Australia succeeded in coming bottom of the class of 57 countries on climate policy, achieving a score of 0.0, ahead of the USA on 2.8 and Turkey on 4.8 in a race to the bottom. That is out of 100, where Portugal got 98.7 and Finland 98.
Internationally we are seen as ‘an increasingly regressive force’, so a negative score would have been appropriate.
Apart from promoting the expansion of fossil fuels:
Experts note that the new government is an increasingly regressive force in negotiations and has been criticised for its lack of ambition by several Pacific Island nations in the context of this year’s Pacific Island Forum. The dismissal of recent IPCC reports, the government not attending the UN Climate Action Summit in September, and the withdrawal from funding the Green Climate Fund (GCF) underpin the overall very low performance in the Climate Policy category.
That was from the 2020 Climate Change Performance Index, prepared by a group of think tanks comprising the NewClimate Institute, the Climate Action Network and Germanwatch. They looked at national climate action across the weighted categories of emissions (40%), renewable energy (20%), energy use (20%) and policy (20%).
Overall Australia came sixth last, ahead of Iran, Korea, Chinese Taipei, Saudi Arabia and the United States. Here’s the list:
Australia has succeeded in reducing its standing on climate change action by refusing to increase its Paris commitments and brazenly using carry-over credits from the Kyoto Protocol. Greg Jericho did a hatchet job on this stunt in The Coalition isn’t being honest about the climate crisis. But neither is Labor*. He has an excellent graph on the Coalition’s record on emissions:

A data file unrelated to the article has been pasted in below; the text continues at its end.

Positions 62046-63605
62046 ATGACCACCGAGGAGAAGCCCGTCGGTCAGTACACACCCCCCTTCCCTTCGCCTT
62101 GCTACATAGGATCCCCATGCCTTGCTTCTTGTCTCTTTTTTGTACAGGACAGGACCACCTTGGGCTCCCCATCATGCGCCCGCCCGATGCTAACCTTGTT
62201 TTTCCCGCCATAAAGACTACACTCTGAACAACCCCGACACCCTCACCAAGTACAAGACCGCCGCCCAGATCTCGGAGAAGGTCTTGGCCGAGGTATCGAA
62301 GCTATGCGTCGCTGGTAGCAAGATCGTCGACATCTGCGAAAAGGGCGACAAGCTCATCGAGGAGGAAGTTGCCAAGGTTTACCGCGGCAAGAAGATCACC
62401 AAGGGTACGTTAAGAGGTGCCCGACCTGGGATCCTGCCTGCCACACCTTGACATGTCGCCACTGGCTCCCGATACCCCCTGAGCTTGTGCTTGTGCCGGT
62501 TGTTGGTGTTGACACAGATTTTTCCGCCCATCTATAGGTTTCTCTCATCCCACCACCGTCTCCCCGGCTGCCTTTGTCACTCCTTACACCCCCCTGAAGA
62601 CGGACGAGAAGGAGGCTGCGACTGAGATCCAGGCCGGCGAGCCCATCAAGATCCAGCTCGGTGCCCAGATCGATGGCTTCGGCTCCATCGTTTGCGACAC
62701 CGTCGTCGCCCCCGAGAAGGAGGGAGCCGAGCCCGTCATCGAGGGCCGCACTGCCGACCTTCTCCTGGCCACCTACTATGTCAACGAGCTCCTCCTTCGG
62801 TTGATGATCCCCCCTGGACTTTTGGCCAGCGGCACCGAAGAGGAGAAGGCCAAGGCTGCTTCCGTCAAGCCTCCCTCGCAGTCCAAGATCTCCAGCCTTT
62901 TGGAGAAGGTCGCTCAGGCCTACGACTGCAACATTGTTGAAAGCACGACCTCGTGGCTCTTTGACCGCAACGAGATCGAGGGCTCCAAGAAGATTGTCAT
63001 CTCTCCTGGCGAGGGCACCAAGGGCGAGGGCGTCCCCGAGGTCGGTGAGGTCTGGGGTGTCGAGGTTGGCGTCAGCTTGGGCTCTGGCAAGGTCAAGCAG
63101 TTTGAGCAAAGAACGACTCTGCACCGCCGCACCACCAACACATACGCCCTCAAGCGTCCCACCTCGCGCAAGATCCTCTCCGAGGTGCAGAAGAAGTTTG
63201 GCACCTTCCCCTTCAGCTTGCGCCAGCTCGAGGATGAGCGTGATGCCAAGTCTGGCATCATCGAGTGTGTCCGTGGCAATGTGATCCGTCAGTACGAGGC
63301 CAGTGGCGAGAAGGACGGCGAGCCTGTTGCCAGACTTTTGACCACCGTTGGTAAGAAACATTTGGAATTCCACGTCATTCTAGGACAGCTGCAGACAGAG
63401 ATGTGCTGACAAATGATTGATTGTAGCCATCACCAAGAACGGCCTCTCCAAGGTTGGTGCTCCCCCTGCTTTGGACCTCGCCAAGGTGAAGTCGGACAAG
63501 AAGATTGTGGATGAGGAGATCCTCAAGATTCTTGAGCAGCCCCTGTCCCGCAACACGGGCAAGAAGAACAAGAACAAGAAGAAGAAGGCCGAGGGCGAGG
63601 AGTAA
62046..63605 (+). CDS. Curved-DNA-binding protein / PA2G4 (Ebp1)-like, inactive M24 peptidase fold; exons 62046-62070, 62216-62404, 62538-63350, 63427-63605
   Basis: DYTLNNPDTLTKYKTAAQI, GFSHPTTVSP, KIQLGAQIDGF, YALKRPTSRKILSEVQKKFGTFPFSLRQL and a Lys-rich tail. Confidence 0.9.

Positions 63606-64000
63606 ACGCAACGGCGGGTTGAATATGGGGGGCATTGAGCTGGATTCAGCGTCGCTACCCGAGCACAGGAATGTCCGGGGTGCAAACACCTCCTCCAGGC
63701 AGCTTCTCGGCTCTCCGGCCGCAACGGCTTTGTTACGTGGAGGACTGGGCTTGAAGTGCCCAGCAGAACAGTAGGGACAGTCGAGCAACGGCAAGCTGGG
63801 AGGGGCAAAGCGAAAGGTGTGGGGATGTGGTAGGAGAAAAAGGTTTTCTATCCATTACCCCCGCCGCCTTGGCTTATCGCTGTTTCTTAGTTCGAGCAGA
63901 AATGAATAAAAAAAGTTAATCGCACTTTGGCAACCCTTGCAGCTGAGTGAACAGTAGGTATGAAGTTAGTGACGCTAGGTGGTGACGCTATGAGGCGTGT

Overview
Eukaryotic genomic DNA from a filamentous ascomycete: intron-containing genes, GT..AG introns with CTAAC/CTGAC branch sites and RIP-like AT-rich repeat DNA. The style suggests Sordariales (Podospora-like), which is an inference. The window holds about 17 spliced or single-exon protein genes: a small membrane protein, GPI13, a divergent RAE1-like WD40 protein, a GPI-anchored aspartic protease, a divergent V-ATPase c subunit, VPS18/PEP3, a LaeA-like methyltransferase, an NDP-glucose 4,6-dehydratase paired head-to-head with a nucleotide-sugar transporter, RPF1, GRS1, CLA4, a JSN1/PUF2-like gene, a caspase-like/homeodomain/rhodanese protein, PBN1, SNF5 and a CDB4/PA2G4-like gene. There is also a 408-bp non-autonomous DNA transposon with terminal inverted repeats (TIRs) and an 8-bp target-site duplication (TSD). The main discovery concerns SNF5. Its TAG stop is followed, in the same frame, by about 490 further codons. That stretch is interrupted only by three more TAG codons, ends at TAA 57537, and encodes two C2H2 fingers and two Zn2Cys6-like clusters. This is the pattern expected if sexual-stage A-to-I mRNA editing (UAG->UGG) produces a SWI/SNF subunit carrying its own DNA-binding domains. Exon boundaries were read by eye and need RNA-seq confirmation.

Frank Jotzo in Here In Madrid, The View Of Australia’s Tricky Tactics Is Not Pretty reminds us that Australia was given special exemption in the Kyoto negotiations to include land use in what became known as the “Australia clause”. We were also granted permission to increase emissions by 8% when most developed countries reduced emissions.
The peak in LULUCF (Land use, land-use change, and forestry) in 2005 coincides with Peter Beattie introducing punitive vegetation management laws in Queensland.
Without LULUCF Australia’s emissions rose from about 420 Mt to 540 Mt during the Kyoto period, or about 28%. So the “carryover credits” were basically fictional, a con.
This article in RenewEconomy shows a table projecting emissions from 2019 to 2030:
From 2005 to 2030 the total drops from 611 to 511, a reduction of 100 Mt. However, 99 of that comes from LULUCF.
Substantively we are doing nothing.
About 100 countries at UN climate talks are challenging Australia’s use of carryover credits.
Bill Hare, the chief executive of Climate Analytics in Berlin and a long-time adviser to developing countries at climate talks, said using carryover credits was opposed by three major negotiating blocs – the alliance of small island states, the least developed countries group and the independent alliance of Latin America and the Caribbean – as well as Canada, Switzerland and Norway.
The sad fact is that decisions at the UN talks are based on consensus, so Australia can simply veto against any motion banning the use of carryover credits. It will do so at the expense of its already appalling reputation. However, trade negotiations are another matter. France has already nominated emissions as a factor at play in negotiations between Australia and the EU on a trade deal.